Initially, I was excited to try all sorts of ideas and techniques and if I hadn’t gone through the lengthy process of experimenting and trialling effects in my sketchbook and elsewhere, I think there would have been a definite lack of coherence.  By following the process, I achieved a loose and fluid under-painting which I feel has been successfully pulled together by drawing and mark making with detail and accuracy where necessary yet the image remains lively.

Demonstration of Creativity imagination, experimentation, invention, development of a personal voice.
I used my imagination to create a version of the scene that I hope has enhanced an autumnal feel by my use of colour and texture.  All of the planned elements are there, yet I was determined to avoid a photographic representation, the feelings that the location evokes in me are demonstrated by the treatment given.  Textures, smells and sounds inspired the work and helped develop a representation of a favourite walk.  I didn’t want to rely on laborious, detailed and intricate drawing of branches, mosses and foliage but make the best of what the media and techniques gave me and work with whatever effects occurred.

Context reflection, research, critical thinking (learning log).
I have continued to use my blog to record my reflection of progress and exercises.  I have learnt lessons and recorded them clearly, together with the research undertaken this has informed my decision-making and direction in the making process.

Reflection of Final Work

I have left the assignment drawing for a couple of days and returned to it to re-evaluate and decide whether I am entirely happy with the result.  My thoughts:

  • From a distance the trees immediately to the left of the iron girder appear too vertical and are not distinct from the girder itself.
  • The whole image may need more “pulling together”.
  • The texture and tone in the foliage in the foreground is too flat and indistinct.

Rework to Address the Above

Assignment 5 Option 3 - Drawing Outdoors Final and Complete Piece of Work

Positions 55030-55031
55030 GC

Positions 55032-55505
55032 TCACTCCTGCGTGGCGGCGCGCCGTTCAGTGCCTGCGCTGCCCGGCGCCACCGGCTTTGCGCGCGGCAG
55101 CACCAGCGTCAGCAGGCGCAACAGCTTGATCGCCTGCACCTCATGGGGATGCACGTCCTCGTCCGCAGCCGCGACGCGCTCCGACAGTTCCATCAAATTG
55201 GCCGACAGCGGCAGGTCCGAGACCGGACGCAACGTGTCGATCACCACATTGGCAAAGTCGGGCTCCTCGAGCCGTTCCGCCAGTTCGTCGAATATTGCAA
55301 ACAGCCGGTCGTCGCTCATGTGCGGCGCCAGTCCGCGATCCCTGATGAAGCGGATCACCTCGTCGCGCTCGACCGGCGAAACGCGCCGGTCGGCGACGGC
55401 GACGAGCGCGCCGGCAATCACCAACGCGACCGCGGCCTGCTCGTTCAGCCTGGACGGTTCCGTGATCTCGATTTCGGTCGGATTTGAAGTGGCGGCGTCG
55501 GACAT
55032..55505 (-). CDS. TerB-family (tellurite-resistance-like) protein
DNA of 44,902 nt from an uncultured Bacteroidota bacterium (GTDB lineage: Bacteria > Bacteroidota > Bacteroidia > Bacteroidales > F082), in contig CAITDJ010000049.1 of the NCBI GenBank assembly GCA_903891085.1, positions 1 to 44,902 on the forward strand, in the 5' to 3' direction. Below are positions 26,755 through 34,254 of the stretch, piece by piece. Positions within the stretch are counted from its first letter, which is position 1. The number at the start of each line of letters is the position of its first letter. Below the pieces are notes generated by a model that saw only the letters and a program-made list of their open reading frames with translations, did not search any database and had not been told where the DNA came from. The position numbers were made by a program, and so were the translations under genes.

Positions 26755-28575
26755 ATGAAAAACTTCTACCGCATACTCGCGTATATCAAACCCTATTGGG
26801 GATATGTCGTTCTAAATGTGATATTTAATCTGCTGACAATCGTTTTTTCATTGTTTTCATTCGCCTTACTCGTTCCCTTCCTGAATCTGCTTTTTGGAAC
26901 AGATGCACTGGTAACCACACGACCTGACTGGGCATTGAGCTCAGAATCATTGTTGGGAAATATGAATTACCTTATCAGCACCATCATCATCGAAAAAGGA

Assignment 5
Option 3 – Drawing Outdoors
Final and Complete Piece of Work

Points Above Addressed by:

  • Lightened the end of the iron girder to bring it forward
  • Added more tone and texture to the offending group of trees, plus made them less vertical by adding tonal branches.
  • Brought colours across the drawing to unify and using oil pastels on their side to bring out the relief of the tissue creases to indicate branches.
  • Added lights and darks to the foreground foliage with oil pastels and worked into the negative shapes with dark brush pens to bring the leaves forward.

Detail Photographs

As this particular assignment is being assessed purely on-line due to time restrictions, I have included close-up detail photographs to further illustrate the textures and details.

Detail 1

Detail 1

Detail 2

Detail 2

 

 

 

 

 

 

 

 

 

 

Detail 3

Detail 3

 

Detail 4

Detail 4

 

 

 

 

 

 

 

 

 

Detail 5

Detail 5

 

 

 

 

 

 

 

 

Assignment 5 Drawing Outdoors – Media Experimentation and Selection

17 & 18/11/14

Assignment 5 Drawing Outdoors – Media Experimentation and Selection

In my mind I wanted to use water based media to produce washes particularly with wet in wet effects. The following experiments were mainly focussed on the woodland in the middle ground of my composition and which colours to use for what.  I was also keen to try out salt effects both with sea salt and table salt to disperse the ink and watercolour to produce texture. I’ve taken some work in progress photos to show how the layers were built up.

Colour media experiments with notes

Colour media experiments with notes

A mixture of watercolour, acrylic ink and oil pastels.

Sketchbook page showing the colours I intended to use following the colour studies. Also, the adding texture with screwed up tissue and hand-made paper,
A mixture of watercolour, acrylic ink and oil pastels.

 

From the above studies and playing around with colours and media, I made a rough plan in my sketch book of the colours of ink and watercolour I wanted to use.  I had seen some mixed media work using tissue paper as a textured base so thought I’d try this, plus I had some hand-made paper that was very absorbent and frayed freely at a torn edge. Texture is a key part of this drawing so I also wanted to try using salt  sprinkled onto wet media and see how it reacted, I used large grain sea salt and fine grain table salt.  I imagined that the larger grain would be useful to describe the moss on the

Further experimentation with textures using: Oil pastel as a resist Salt to diffuse pigment Hand-made paper to use wet in wet pigment.

Further experimentation with textures using:
Oil pastel as a resist
Salt to diffuse pigment
Hand-made paper to use wet in wet pigment.

concrete and the finer grain would give a diffused effect to show rough texture.  I could, of course,

have used rough watercolour paper to show this, However, I made a conscious decision to use smooth hot pressed paper as I can add roughness but not take it away and be more selective in where this was done.